Robert (Bob) Cassens was born in Morrison, Illinois in 1937 and grew up on a livestock farm
near Dixon. He graduated from the University of Illinois in Animal Science and then completed
the M.S. and PhD degrees at the University of Wisconsin-Madison, majoring in muscle biology
and biochemistry. In 1963 he was awarded a Fulbright Scholarship to spend a research post
doctorate at C.S.I.R.O. at North Ryde, Australia and then returned to the Muscle Biology
Laboratory at the University of Wisconsin to spend his entire professional career as a Professor
of Meat and Animal Science. He retired in 1998 but has continued serving the meat industry
through his associations with various professional organizations.
Bob is one of the most well trained muscle biologists in the world and has attained an
international reputation for the depth and importance of his research efforts. He has been an
extremely competent scholar, teacher and researcher, and a prolific writer. Through his efforts in
training a large number of graduate students and post doctorates attending Wisconsin, he has
amassed more than 300 scientific journal publications, has organized three international muscle
biology symposia at Wisconsin, edited 3 proceedings, and written 2 books, one of which serves
today as a classic and model for the understanding of the use of nitrites in meat processing. In
addition to his productive research program, Cassens successfully organized and taught a
histochemical techniques course and pioneered the development of a meat processing course for
undergraduate and graduate students. Beyond this, he has assisted with various meats extension
activities and has served the professional organizations he has been a member of in
administrative and organizational capacities. His devotion to the Institute of Food Technology,
the American Meat Science Association, the American Society of Animal Science and the
International Congress of Meat Science and Technology has been unparalleled by few in the
world. He has received every research award provided by his peers and he has been specially
recognized by all of these professional organizations.
Cassens as a meat scientist has provided sound education concerning the conversion of live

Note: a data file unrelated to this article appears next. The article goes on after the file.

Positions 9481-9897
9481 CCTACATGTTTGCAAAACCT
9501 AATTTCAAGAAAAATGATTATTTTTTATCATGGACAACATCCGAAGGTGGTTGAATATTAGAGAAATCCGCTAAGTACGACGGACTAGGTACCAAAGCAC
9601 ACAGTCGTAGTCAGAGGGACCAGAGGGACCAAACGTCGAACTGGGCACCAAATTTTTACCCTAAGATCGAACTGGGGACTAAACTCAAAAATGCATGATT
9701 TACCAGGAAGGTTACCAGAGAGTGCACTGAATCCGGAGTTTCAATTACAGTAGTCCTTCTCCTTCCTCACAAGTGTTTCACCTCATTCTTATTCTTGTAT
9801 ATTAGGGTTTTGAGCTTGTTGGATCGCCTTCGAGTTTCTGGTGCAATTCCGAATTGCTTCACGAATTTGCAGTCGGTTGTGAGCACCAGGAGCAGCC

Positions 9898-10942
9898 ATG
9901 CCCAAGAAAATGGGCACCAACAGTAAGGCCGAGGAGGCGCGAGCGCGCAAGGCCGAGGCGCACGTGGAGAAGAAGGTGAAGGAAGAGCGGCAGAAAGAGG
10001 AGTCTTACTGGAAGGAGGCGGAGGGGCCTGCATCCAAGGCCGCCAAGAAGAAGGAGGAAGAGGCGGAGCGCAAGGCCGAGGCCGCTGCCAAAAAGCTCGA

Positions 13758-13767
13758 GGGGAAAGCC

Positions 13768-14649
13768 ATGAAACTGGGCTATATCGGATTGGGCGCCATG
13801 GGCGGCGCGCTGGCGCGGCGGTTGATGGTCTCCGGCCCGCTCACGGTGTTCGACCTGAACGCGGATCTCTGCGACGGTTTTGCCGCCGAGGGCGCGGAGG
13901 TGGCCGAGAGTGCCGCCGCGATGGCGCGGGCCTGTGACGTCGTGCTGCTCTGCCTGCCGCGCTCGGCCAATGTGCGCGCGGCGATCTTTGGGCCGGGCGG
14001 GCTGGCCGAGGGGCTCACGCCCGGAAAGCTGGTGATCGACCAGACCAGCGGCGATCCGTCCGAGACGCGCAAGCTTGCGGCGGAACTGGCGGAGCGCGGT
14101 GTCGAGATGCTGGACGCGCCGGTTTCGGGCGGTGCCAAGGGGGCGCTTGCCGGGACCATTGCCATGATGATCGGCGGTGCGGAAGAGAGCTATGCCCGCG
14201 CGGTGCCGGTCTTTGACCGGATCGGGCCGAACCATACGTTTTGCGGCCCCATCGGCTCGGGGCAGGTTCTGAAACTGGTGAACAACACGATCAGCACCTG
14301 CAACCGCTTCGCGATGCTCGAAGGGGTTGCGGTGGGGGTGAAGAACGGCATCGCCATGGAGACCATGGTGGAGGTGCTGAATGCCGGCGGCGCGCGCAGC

animals to meat for thousands of citizens of Wisconsin who have pursued Food Science, Animal
Science and other biology degrees at the University of Wisconsin. His research efforts have
directly benefited small and large meat processors throughout Wisconsin, and several of his
students have become leaders of Wisconsin’s meat industry. His interests in better
understanding the PSE problems of pork muscle and the malignant hyperthermia condition
associated with live pigs have been transformed into practical understandings of how hog
producers can improve the lean quality of the pigs they raise. In the 1970’s when the safety of
meat curing ingredient, sodium nitrite, was being questioned, he led research in understanding
the reactions of nitrite in meat, contributing to eventual acceptance of its safety.
Perhaps his most important contribution to Wisconsin’s meat industry is the dedication he has
made to the development of the Meat Science and Muscle Biology program at UW-Madison.
Through the efforts of he and his colleagues, the Wisconsin program has become a model for
many other programs throughout the world. If it had not been for Bob Cassens, the Muscle
Biology program at the University of Wisconsin could not have claimed the international
reputation it has had and still possesses. He led research resulting in information that has
significantly improved the quality, quantity and wholesomeness of the meat we eat. This
influence has extended throughout the meat industry of Wisconsin, of the United States and of
the world. We all can be extremely pleased and proud of the legacy which Bob has left.
Bob and his wife Dessa have two children, Martin and Martha.